What’s my point here? I think of that sketch whenever a reggaeton beat drops because, if I were in the sketch, reggaeton (OK, and funk bass) would be my instinctual body-moving jam. You can go ahead and make the easy joke about the white guy needing a heavy downbeat to move to. But, good god, there is no denying the visceral pull of a classic reggaeton dancehall rhythm.

And, so I am 100% *here* for reggaeton royalty J Colvin’s fantastic new record Colores, starting right off the first song and lead single Amarillo (trans: Yellow).

What I like most about this record is how straight ahead, stripped down, and focused on the beat it is. With 10 songs clocking in at 29 minutes, there seems to be an intention to keep things simple. Lead with the beat, keep the rhythm gentle but still urgent, and layer Balvin’s easy, almost lazily delivered vocals on top.

This is definitely a pop-forward record; drawing from club and dance pop more than the dank hip-hop influence and genre-bending origins of early reggaeton. But, despite the trim delivery and very Latin pop-polish of the record, Balvin has enough ideas here to give each track it’s own unique vibe and identity. The sonically sunny quality of the perhaps ironically titled Gris (trans: Grey); the Drake-inspired R&B slow jam vibe of Rojo (trans: Red); the interplay between a distinct synth bass line and crisp, staccato percussion hits on Blanco (trans: White).

I’ve had this album on repeat since it dropped last week. It’s a smooth listen to vibe out with in chaotic times.

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Mahalia – Hide Out

I’m spending the next couple of posts catching up on some September releases that I’ve been spending time with. Mahalia‘s debut album Love and Compromise is at the top of the list and, in particular, the lead track Hide Out — a song swollen with swagger, defiance, and self-determination.

Mahalia’s story is worth reading up on. Signed to Atlantic at just 13, she’s steadily released stand-alone singles and a few EPs while continuing her studies (and, you know, being a teenager). Now, at the ripe-in-her-career-but-still-young age of 21, she’s released a robust, polished, dynamic pop R&B record chock full of killer songs.

The tracks are sonically and musically diverse; there’s dancehall beats, jazzy riffs, dead-on-style classic 90s R&B joints, neo-soul melodies, and on. But, in a testament to the intelligence of the record’s production, the power of Mahalia’s soulful vocals, and the firm grip she has on her own personal sound, the songs sound cohesive as an album. There’s no sense of over-reach here.

That’s evident from the first moment of the first song, Hide Out, which starts with a defiant quote from Eartha Kitt pulled from an amazing and inspiring interview segment of the 1982 documentary “All by Myself: The Eartha Kitt Story”). The track swells quickly on the hum of a backing gospel choir and then thrums to life with a beat drop at :24, all before Mahalia clocks in with rich, sultry vocals that take to task the poor soul stepping out on her.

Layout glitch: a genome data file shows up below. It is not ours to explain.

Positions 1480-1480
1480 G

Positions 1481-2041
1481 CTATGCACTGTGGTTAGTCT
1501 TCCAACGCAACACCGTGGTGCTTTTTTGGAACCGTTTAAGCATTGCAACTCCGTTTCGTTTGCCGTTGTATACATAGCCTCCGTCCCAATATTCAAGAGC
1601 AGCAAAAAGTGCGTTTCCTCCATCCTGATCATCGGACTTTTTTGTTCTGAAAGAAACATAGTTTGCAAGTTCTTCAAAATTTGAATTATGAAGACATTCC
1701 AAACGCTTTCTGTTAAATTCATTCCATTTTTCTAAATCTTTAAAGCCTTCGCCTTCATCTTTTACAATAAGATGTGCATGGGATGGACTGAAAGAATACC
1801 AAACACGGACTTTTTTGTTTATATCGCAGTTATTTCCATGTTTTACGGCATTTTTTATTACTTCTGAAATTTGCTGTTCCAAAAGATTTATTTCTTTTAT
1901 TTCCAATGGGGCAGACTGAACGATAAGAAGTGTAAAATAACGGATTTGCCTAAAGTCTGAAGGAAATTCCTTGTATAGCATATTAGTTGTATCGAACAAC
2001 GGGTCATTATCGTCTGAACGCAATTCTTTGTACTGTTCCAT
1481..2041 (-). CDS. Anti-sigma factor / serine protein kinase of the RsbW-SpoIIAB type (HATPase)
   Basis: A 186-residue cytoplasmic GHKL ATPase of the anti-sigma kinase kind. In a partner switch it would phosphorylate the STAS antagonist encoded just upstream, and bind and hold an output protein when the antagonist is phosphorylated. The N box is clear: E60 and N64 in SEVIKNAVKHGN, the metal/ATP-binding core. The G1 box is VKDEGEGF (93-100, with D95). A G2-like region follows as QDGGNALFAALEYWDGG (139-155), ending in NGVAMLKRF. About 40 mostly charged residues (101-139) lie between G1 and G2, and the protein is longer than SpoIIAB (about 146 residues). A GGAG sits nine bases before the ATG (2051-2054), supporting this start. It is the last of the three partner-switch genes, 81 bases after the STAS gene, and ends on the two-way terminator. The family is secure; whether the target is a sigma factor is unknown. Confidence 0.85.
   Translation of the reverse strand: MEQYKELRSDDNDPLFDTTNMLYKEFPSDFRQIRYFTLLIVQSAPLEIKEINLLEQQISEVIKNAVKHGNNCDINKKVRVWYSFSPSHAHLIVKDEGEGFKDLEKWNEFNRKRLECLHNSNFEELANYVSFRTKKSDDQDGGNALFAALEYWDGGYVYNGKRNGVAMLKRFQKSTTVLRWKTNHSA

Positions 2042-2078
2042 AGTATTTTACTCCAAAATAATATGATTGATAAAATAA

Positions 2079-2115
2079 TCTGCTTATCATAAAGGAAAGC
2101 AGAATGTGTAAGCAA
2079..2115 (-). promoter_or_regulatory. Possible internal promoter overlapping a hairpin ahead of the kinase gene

The lyrics and music are fierce. A straight ahead pounding drum-kick-snare beat drives a relentless momentum, while Mahalia’s relatively flat delivery and frank lyrics lace the track with a cool, collected anger. While the song’s subject is a cheating partner, the true meaning and discovery here self-reliance and self-love. Hide Out will add steel to your spine, grit to your teeth, and a determined half-step to your gait as you walk — eyes up, ready to take on all comers. I have yet to feel anything but awesome listening to it.

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IDER — Mirror

Take the best of 80s pop hits (bright melodies, lots of keyboards, simple synth beats with crashing background effects), add two perfectly tuned and matched female lead vocals, and a dash of modern lyrics….and you’ve got yourself some IDER.

I first fell for IDER in 2017 when they initially released their quiet, elegant single Body Love. Now that single helps to anchor their debut album Emotional Education, due out in July and led off by the equally fabulous track Mirror.

IDER is in fact Lily Somerville and Megan Markwick, university friends and now flatmates in London whose voices were clearly fated to harmonize together. Their sometimes dreamy, sometimes power pop songs are characterized by hooky melodies, introspective lyrics, and gorgeous, gorgeous singing. Haim is an easy current-day reference, with throwback influences of Kylie Minogue/Belinda Carlisle-style 80s pop — but brushed up and muscled out with layered production and Somerville and Markwick’s much richer, soaring, multi-tonal voices.

Mirror is a great showcase of their distinct sound and thematic lyrical focus on self and identity. The track pulls you in and carries along beautifully through two verses and a chorus before absolutely taking off at 2:14. If you’re fist isn’t even slightly raised in the air by the end of the track — you need to go back and listen to it again.